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How to grow your own air quality garden

Is poor air quality damaging your health? What can you do to tackle air pollution in your local area? The Museum of London has partnered with Citizen Sense to develop a free toolkit for improving air quality with urban gardens.

23 April 2018

Plants on display on the Citizen Sense walk.

Citizen Sense leads an air-quality walk at the Barbican

Air pollution is a major issue environmental public health in many cities throughout the world. While reducing emissions at the source is the best way to address air pollution, vegetation can play an important role in mitigating air pollution. Trees and plants can capture particulate matter, absorb gaseous pollutants, and phyto-remediate soils. In addition, vegegation can enhance biodiversity, capture stormwater and reduce flooding, and lessen the urban heat island effect.

Plants are organisms that are continually sensing and changing our environments. The Citizen Sense research group has developed the term ‘Phyto-sensor’ to describe these vegetal processes whereby plants sense, respond and contribute to environments.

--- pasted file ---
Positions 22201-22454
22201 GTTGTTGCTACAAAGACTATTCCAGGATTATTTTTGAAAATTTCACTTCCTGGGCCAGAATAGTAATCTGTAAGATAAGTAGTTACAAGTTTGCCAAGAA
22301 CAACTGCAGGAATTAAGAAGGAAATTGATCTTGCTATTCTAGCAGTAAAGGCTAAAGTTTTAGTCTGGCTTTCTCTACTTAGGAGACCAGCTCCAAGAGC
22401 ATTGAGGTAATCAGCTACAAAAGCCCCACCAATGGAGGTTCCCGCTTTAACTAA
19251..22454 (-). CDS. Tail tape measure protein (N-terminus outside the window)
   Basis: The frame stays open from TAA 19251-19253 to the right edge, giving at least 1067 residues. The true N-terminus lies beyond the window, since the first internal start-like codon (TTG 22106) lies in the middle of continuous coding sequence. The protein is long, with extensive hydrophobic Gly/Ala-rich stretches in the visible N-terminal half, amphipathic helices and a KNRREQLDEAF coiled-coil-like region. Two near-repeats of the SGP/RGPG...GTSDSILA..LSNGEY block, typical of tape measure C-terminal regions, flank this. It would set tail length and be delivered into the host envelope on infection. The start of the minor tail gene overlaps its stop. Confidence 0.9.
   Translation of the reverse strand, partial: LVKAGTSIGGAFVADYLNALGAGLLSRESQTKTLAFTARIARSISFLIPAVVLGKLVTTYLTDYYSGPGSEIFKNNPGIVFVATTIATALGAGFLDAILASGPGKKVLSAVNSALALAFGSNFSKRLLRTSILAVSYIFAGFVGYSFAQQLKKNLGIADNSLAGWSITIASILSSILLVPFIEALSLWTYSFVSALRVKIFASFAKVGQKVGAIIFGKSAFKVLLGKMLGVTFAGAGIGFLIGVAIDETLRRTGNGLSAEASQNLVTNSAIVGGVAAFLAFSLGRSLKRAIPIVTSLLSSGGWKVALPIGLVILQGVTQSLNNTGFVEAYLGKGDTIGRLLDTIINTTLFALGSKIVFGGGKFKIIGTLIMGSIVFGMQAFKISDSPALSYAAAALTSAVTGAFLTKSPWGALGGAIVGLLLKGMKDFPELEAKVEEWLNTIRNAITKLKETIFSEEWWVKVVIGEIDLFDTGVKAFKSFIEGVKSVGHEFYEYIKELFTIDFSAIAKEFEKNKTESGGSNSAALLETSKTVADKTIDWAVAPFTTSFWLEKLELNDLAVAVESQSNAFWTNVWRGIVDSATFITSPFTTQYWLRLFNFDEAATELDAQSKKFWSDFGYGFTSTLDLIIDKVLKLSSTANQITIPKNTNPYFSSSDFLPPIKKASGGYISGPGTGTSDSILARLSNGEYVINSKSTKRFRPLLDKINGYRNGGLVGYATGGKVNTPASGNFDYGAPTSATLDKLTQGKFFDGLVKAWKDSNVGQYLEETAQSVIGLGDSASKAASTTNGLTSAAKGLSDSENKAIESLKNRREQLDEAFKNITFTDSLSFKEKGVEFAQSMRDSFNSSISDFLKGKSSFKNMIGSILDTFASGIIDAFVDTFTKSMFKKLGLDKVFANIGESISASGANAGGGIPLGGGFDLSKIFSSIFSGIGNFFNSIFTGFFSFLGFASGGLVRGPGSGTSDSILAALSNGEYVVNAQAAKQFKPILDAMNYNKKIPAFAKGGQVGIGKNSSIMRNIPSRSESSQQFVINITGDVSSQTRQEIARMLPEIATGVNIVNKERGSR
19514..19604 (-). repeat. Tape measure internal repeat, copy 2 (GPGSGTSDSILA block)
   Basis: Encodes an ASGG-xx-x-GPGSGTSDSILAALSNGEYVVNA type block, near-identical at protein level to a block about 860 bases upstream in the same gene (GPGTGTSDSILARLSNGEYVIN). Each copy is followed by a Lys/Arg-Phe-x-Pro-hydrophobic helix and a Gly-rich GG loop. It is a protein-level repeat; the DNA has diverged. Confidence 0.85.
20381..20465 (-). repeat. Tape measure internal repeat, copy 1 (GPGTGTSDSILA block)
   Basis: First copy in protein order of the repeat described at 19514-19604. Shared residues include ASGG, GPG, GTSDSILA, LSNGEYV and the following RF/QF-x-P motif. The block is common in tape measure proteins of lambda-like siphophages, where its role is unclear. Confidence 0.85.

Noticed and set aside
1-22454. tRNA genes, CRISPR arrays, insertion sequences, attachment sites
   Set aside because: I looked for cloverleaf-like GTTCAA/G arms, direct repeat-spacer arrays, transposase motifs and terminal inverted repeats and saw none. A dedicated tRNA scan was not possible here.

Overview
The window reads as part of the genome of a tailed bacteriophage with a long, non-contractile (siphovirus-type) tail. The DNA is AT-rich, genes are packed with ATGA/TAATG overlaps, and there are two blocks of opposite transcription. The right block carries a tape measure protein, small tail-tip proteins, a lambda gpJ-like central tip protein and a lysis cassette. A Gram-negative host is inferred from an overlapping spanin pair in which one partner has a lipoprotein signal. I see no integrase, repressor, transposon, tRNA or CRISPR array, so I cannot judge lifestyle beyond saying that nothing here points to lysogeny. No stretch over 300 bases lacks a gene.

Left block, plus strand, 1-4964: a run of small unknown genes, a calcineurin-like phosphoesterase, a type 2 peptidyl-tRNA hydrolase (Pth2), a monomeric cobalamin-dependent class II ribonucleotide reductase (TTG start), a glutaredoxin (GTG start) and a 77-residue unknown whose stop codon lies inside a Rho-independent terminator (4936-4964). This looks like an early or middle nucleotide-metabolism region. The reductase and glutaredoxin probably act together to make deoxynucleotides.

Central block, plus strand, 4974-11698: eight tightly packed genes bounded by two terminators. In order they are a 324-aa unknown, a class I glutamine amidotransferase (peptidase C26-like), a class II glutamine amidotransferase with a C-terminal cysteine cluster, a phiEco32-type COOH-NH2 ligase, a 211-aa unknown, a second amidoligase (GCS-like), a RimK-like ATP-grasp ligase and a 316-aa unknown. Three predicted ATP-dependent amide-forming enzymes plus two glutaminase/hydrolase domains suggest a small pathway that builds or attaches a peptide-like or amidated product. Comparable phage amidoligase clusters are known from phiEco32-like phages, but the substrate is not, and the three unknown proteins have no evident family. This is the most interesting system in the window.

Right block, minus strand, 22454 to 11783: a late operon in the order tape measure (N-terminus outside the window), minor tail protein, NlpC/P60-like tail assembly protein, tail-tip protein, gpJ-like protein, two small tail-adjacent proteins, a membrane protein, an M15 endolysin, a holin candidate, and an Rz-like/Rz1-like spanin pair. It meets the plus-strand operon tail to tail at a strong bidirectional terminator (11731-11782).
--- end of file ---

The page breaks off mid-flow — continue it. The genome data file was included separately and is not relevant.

Download the PhytoSensor toolkit (PDF, 8MB)

This Phyto-Sensor toolkit provides resources for learning how to make your own air quality garden. The Phyto-sensor toolkit was tested and refined through a public workshop and walk held at the Museum of London in March 2018 to investigate the ways in which vegetation can improve air quality.

The Phyto-sensor toolkit is developed by the Citizen Sense research group, led by Jennifer Gabrys. Additional contributors to the Phyto-sensor project include materials designer Francesca Perona and graphic designer Sarah Garcin.

The Phyto-sensor project and events have received support from the Low Emission Neighbourhood (LEN) fund through the City of London. The LEN is an initiative developed by the Mayor of London to help local councils improve air quality.